Level: intermediate

There are two tenses in English: past and present.

The present tense is used to talk about the present and to talk about the future.

There are four present tense forms:

Present simple I work
Present continuous I am working
Present perfect I have worked
Present perfect continuous I have been working

We can use all these forms:

  • to talk about the present:

London is the capital of Britain.
He works at McDonald’s.
He is working at McDonald's.
He has worked there for three months now.
He has been working there for three months now.

  • to talk about the future:

The next train leaves this evening at 17.00.
I'll phone you when I get home.
He is meeting Peter in town this afternoon.
I'll come home as soon as I have finished work.
You will be tired out after you have been working all night.

Present tense 1
Present tense 2

Level: advanced

We can use present forms to talk about the past:

  • when we are telling a story:

Well, it's a lovely day and I'm just walking down the street when I see this funny guy walking towards me. Obviously he's been drinking, because he's moving from side to side …

  • when we are summarising something we have read, heard or seen:

I love Ian Rankin's novels. He writes about this detective called Rebus. Rebus lives in Edinburgh and he's a brilliant detective, but he's always getting into trouble. In one book, he gets suspended and they tell him to stop working on this case. But he takes no notice …

Present tense 3
Present tense 4
Intermediate level


It says on the top of the page that there are two tenses. Shouldn't it says three tenses.
Thanks a lot before.

Hi Lajwanti,

According to many linguists, tense refers to the different inflectional forms of a verb that can independently refer to different times. In this sense, verbs have only two tenses in English, though of course in combination with other words (e.g. will, be going to, have, etc.), English verbs can refer to many more different times. Sometimes these other times are also referred to as tenses, but in the strictest sense I first mentioned above, there are only two tenses in English.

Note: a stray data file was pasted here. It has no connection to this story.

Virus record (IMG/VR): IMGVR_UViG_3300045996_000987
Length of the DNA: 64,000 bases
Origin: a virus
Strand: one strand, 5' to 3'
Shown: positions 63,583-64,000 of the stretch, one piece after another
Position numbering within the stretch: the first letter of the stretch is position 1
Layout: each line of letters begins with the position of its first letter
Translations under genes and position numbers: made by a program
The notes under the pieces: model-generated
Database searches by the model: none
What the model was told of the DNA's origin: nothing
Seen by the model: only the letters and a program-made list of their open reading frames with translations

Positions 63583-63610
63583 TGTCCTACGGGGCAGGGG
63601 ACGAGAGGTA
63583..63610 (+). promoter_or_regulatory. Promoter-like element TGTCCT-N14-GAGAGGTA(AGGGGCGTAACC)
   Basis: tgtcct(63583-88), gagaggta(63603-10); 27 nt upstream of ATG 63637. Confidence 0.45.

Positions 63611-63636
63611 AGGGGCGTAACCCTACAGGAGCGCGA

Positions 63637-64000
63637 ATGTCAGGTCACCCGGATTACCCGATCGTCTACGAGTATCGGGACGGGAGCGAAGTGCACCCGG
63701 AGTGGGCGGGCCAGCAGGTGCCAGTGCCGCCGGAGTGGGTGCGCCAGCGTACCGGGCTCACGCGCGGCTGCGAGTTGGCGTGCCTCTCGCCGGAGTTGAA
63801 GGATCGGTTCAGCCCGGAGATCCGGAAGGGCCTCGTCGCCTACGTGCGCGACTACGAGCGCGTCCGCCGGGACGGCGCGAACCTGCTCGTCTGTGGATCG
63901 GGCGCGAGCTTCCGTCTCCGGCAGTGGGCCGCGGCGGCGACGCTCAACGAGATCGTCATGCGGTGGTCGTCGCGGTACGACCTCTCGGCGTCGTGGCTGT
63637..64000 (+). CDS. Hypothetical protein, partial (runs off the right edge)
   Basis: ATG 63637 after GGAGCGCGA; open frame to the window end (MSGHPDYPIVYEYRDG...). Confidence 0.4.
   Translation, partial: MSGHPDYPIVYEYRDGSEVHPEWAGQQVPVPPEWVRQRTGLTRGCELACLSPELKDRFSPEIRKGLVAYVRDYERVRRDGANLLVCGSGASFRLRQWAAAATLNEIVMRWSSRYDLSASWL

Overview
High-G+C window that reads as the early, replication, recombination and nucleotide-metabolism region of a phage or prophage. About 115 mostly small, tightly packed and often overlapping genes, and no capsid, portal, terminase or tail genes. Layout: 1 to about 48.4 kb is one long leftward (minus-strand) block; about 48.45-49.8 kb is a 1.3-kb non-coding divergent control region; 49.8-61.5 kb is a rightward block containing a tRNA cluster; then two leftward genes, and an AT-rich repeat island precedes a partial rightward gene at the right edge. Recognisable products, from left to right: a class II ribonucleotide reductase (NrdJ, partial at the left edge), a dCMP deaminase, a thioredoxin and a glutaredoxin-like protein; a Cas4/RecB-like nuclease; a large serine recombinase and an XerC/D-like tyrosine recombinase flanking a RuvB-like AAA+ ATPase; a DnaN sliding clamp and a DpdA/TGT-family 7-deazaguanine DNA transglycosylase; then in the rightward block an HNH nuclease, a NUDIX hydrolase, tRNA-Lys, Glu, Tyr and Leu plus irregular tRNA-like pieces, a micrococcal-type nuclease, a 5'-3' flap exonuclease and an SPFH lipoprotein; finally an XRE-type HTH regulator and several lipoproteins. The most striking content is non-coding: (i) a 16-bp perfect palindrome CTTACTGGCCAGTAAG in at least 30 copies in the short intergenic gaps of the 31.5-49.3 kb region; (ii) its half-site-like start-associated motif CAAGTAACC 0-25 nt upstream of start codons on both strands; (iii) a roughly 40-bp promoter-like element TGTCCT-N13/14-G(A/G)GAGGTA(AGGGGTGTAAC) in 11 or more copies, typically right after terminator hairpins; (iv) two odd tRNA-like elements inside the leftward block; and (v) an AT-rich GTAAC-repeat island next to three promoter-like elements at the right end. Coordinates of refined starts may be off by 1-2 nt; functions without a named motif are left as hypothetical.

Best wishes,

The LearnEnglish Team

Greetings to all,
                       My name is Sumeet. I have a query regarding the formation of Negative Interrogative (Interro-negative) sentence.
Have you not picked the parcel yet?
Haven't you picked the parcel yet? (Negative Contracted)
Are both of these correct? Thank you so much in advance. 

Hi Sumeet,

Yes, the negation in both of those sentences is correct. The sentences sound a little strange to me, however, as pick in this context could only really mean choose. Perhaps you mean pick up (which here would mean collect)?

If that's what you meant, it doesn't change the negation of the verb in any way. Pick up is a separable phrasal verb, so up could go either immediately after picked or after parcel.

Best wishes,

The LearnEnglish Team

Greetings to everybody,
My name is Sumeet. I have got a query regarding framing interrogative of the following sentence.
Statement -   I have some books.
In the above statement "HAVE" is functioning as a MAIN VERB, not as an AUXILIARY.
Interrogative 1st - Do I have any books ?
Interrogative 2nd - Have I any books ?
If I am not mistaken, Interrogative 1st is the appropriate answer. In order to frame a question (formal), one has to use the AUXILIARY VERB which is DO in this case. 
In Interrogative 2nd, "HAVE" has to be followed by 3rd form (may be GOT as a main verb) of the verb in order to function as an AUXILIARY VERB.
Am I correct, Sir ?
Thanks a lot,

Thank you so much Peter :) 

Hello Sumeet,

You are correct that we need to use 'do' as an auxiliary verb to make a question when 'have' is the main verb.  If we use 'have got' then we can invert, as you say.

I have some books -> Do you have any books?

I have got some books -> Have you got any books?

Best wishes,



The LearnEnglish Team

May I ask.. 
"Brando plays an ex-boxer standing up to corrupt bosses." 
why this sentence is in Past tense?

Hello Lanapon,
It's not in the past tense, it's in the present tense. If you read the instructions of the exercise carefully, you'll see it's about time, not tense.
Best wishes,
The LearnEnglish Team

 He has worked here for two years"
"He has been working here for two years" Do these two sentences mean the same? Please explain.
thank you